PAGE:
What really bugs people about productivity?
We conduct time and motion studies using our proprietary electronic TimeCorder device, gathering thousands of hours of real-time data from employees.
We like to complement the time study results with additional data, so we often provide employees with a brief questionnaire prior to beginning a study. One of the questions asks: “What things, outside of your control, get in the way of your productivity?”
The idea of this question is that some productivity inhibitors such as procrastination are within employees’ control. Some are outside their control. Or apparently so. It’s our contention that many of these hindrances can in fact be managed by employees through better time management training. Nonetheless, employees often believe productivity is spinning out of control through no fault of their own.
The most popular responses to the question are listed below.
|Paperwork / administrative tasks||19%|
|Customer requests – service / problems / complaints||17%|
|Computer / system / equipment problems||16%|
|Phone calls / phone interruptions / inquiries||15%|
|Other departments inefficient / make mistakes||10%|
|Meetings – too many / too long / unnecessary||7%|
|Staffing / HR issues / changes / people absent||6%|
|Changing priorities / ad hoc / unplanned projects||5%|
|Customers without appointments / walk-ins||5%|
|Volume of work / not enough time||4%|
|Requests from peers / other departments||4%|
|Volume of E-Mail||3%|
|No response / nothing||3%|
|Traffic / Travel||3%|
|Fire fighting / emergencies||3%|
|Doing other people’s jobs||3%|
|Environnent – noise, cold, location, privacy||2%|
|Communication difficulties – internal||2%|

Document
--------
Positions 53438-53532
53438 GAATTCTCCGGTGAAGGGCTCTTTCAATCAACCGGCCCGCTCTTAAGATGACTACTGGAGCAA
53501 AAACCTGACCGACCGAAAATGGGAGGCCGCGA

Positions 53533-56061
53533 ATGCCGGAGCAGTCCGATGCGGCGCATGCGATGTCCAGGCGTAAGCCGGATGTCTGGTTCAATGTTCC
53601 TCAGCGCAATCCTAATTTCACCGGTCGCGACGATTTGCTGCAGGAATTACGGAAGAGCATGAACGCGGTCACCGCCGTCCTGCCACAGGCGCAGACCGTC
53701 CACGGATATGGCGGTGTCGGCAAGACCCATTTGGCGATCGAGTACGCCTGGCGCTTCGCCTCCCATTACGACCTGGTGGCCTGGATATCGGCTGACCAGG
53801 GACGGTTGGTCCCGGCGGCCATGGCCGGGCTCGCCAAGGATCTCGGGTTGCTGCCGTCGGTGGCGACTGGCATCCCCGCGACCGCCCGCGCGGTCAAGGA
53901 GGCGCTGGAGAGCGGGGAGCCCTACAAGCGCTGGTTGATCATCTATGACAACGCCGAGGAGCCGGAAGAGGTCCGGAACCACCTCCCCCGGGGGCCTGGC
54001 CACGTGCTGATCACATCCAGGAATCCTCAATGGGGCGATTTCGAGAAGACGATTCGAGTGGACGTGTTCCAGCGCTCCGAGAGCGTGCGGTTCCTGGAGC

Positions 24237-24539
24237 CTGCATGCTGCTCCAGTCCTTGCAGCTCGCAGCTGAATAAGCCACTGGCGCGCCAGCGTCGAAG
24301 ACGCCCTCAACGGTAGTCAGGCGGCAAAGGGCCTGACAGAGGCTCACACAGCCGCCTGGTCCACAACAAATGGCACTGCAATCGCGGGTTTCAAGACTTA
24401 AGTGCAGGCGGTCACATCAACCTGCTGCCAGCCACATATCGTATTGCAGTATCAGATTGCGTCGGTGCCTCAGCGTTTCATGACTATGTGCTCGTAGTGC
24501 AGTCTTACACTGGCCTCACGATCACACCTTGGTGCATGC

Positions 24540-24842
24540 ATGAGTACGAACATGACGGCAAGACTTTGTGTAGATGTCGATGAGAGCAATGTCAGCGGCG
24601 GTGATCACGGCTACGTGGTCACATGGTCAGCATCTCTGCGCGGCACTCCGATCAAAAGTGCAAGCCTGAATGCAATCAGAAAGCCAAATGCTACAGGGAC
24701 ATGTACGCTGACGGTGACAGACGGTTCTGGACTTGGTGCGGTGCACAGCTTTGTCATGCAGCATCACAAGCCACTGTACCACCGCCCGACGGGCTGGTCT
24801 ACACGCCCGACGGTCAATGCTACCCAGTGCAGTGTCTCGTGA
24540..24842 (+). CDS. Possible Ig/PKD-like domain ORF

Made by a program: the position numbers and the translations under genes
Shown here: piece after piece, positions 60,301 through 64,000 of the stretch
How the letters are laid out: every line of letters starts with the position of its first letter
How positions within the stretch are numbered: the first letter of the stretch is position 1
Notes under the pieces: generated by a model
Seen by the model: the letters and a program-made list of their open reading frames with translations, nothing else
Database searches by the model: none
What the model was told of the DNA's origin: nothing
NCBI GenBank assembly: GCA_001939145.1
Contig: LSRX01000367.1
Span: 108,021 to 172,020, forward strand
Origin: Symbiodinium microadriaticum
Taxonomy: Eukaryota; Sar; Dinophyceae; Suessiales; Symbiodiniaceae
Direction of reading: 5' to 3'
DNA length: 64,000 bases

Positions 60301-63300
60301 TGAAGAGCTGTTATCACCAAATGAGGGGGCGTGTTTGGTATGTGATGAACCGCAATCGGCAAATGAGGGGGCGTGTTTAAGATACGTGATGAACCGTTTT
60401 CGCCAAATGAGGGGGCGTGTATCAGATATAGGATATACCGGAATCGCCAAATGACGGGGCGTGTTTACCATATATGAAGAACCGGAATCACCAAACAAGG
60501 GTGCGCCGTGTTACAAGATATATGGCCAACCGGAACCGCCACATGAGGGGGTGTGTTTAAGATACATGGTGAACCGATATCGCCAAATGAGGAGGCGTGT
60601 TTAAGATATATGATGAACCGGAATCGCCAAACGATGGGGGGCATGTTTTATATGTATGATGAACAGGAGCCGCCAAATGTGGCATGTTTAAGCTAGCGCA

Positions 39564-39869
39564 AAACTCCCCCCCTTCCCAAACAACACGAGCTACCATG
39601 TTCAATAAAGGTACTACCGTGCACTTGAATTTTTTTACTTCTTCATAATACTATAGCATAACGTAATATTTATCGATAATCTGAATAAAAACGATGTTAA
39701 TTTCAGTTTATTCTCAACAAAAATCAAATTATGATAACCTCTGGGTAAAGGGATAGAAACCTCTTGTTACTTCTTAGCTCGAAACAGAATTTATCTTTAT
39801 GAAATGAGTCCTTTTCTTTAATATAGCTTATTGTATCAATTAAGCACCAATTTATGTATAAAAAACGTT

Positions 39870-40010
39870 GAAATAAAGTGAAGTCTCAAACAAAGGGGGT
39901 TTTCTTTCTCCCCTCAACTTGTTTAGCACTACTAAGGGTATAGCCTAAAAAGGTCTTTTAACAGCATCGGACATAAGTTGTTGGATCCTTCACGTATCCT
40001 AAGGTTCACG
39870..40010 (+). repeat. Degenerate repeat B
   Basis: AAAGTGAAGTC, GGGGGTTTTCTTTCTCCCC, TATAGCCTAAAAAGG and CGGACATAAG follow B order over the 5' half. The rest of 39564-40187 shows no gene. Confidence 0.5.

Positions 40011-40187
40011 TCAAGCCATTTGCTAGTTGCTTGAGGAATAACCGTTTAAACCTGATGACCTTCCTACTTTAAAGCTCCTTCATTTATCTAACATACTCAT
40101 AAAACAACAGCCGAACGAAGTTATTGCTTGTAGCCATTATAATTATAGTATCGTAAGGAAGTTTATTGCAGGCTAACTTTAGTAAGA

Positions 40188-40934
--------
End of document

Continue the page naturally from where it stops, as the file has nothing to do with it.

|Difficulty reaching customer, getting information||2%|
|Procedures / policies / compliance||2%|
|Questions from staff||2%|
|Lack of information / missing information||2%|
The top-rated item deals with paperwork and general administrative tasks. Interestingly, respondents are rarely very specific about this. It isn’t monthly reports, or weekly expense accounts that fluster them – just general administrative tasks, of which there are many.
The second response, dealing with customer issues is ironic because many of the people who respond to this question provide customer service as part of their job. The same customers that employees serve are also perceived as getting in the way of their productivity.
Computer systems and equipment problems are third highest on the list. Despite massive investments in technology over the last twenty years, technology gone wrong continues to be an issue for many employees. Connections are slow, software is buggy, equipment doesn’t work, and user-interfaces are clunky. Indeed, this issue is clearly outside of employee’s control, and many organizations have little sense of the negative impact of technology.
Item number four deals with phone calls. Interruptions by phone are perceived as much more of an issue than email interruptions. It seems emails can wait, but phone calls cannot.
Rounding out the top five, problems originating from other departments are a perennial concern. After all, it’s easy to blame someone else. So it would not be surprising to go to the other departments and find that they have issues with this department. Put in a room together, the two departments might find common ground and develop simple productivity initiatives. With time diagnostics pointing out where the opportunities are, companies can impact knowledge worker productivity without massive investments in infrastructure. Sometimes the little things add up.